Everything changes at Tipping Point

If professional wrestling is "the only innovative form of modern dance we have left," as one of the characters says in the comedy "Manuscript" that's now playing at Northville's Tipping Point Theatre, then the deep, complex plot choreographed by playwright Paul Grellong runs a close second.
Because by simply replacing the big, buff, larger-than-life WWE stars with three, 20-something Ivy League poseurs, what Grellong delivers is a powerful beating upon a slick, manipulative villain by a unified team of so-called good guys – all in the name of vengeance. And just like a night with the WWE, Grellong's carefully-planned bout is jam-packed with twists, turns and plenty of deception.
That sure sounds like a night at "Smackdown" to me!
In "Manuscript," the center ring is the upstairs bedroom of David Lewis, who is home from Harvard on winter break. A fiction writer-wannabe, David is anxious to meet the girlfriend of his longtime best friend Chris Ferrando, the published novelist Elizabeth Hawkins. (Both attend Yale.) But their evening is interrupted by the receipt of an unpublished and incomplete manuscript written by a well-known and very recently-deceased author. (The body isn't even cold yet.) So now the question becomes: What do they do with it?
To reveal much more would ruin the fun. But since conflict is the essence of good theater, you can probably GUESS where the plot is heading – but you'd likely be wrong.
And that's where Grellong excels: His plot DOES keep you guessing. However, it's also improbable – and at its conclusion, you're not quite sure if it's an indictment of the Ivy League entitlement mentality, today's self-centered young people or the lack of ethics at all levels of society. Plus, his characters aren't very likable – but that might be just a generational thing. (Then there's this: Are the first few minutes of the play somewhat of a red-herring, with the dialogue telling us only what the playwright WANTS us to believe instead of what's 'true'? Or is Grellong simply a crafty playwright who leaves out certain details to make it LOOK that way by play's end?)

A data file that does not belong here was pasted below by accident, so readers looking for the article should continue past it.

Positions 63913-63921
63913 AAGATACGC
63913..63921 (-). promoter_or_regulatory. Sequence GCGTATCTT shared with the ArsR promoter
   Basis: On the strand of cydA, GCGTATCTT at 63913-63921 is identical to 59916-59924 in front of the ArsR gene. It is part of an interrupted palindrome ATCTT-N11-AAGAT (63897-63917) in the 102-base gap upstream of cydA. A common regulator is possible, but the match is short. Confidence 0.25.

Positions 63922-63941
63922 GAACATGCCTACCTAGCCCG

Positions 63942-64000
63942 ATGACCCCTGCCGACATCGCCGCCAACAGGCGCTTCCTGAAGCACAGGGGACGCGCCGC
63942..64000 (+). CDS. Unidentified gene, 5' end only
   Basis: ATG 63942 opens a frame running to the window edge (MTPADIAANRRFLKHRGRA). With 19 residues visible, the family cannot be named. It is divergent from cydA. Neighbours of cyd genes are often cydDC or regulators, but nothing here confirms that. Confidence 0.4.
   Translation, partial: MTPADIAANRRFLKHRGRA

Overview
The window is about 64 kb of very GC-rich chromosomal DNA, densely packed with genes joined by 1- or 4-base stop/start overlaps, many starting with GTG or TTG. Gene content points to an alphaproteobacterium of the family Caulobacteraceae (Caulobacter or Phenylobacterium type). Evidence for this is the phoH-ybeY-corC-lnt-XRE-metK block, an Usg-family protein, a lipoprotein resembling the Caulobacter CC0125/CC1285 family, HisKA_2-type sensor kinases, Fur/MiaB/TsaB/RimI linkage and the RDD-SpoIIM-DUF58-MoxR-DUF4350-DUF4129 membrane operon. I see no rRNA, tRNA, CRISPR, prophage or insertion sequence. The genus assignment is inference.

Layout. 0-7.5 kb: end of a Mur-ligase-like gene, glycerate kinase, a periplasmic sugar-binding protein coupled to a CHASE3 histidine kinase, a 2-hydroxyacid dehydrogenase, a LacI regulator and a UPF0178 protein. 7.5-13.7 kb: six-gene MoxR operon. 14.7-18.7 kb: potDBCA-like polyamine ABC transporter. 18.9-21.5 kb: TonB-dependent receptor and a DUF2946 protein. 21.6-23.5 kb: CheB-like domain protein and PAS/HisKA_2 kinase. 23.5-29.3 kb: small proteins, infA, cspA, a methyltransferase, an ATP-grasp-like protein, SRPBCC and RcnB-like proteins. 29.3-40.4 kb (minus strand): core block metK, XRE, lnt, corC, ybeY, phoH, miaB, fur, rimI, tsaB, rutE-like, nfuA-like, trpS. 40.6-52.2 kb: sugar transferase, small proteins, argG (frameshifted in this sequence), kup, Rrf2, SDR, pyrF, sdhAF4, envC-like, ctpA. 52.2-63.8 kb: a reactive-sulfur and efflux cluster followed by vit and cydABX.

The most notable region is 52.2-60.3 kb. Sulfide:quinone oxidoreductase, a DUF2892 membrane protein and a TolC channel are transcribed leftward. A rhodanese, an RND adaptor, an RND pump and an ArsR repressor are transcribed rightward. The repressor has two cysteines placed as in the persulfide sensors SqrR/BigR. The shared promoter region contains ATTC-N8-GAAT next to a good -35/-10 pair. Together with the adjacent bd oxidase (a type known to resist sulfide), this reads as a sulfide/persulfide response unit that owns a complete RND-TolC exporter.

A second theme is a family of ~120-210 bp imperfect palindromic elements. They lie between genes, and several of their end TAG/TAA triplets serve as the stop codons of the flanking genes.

Direction by Aaron T. Moore is brisk and well-executed, with the show's climax especially well-paced and acted. And he makes excellent use of the deep performance space provided by set designer Brian Dambacher.
However, it's the actors who have the most difficult job, since it's not easy to keep an audience interested in characters who seem to be morally and ethically bankrupt. Yet all three actors succeed in their roles.
Patrick O'Connor Cronin (David) and Brian Thibault (Chris) are thoroughly convincing as best friends since first grade. Cronin is especially comfortable and fun to watch as the easy-going Harvard man, but Jewish he's not – especially one raised in Brooklyn Heights. Thibault, thankfully, gives Chris a far less arrogant personality than what the playwright conceived.
But it's Aphrodite Nikolovski who has the most challenging role, that of the manipulative, back-stabbing and always-calculating Elizabeth. The character is able to quickly change directions and sling horsepucky in whatever direction it's needed, and Nikolovski – who could wear a Hefty bag and make it look sexy – slickly sells each move quite well.

Tipping Point Theatre, 361 E. Cady St., Northville. Thu.-Sun., through May 24. Tickets: $18-$35. For information: 248-347-0003 or


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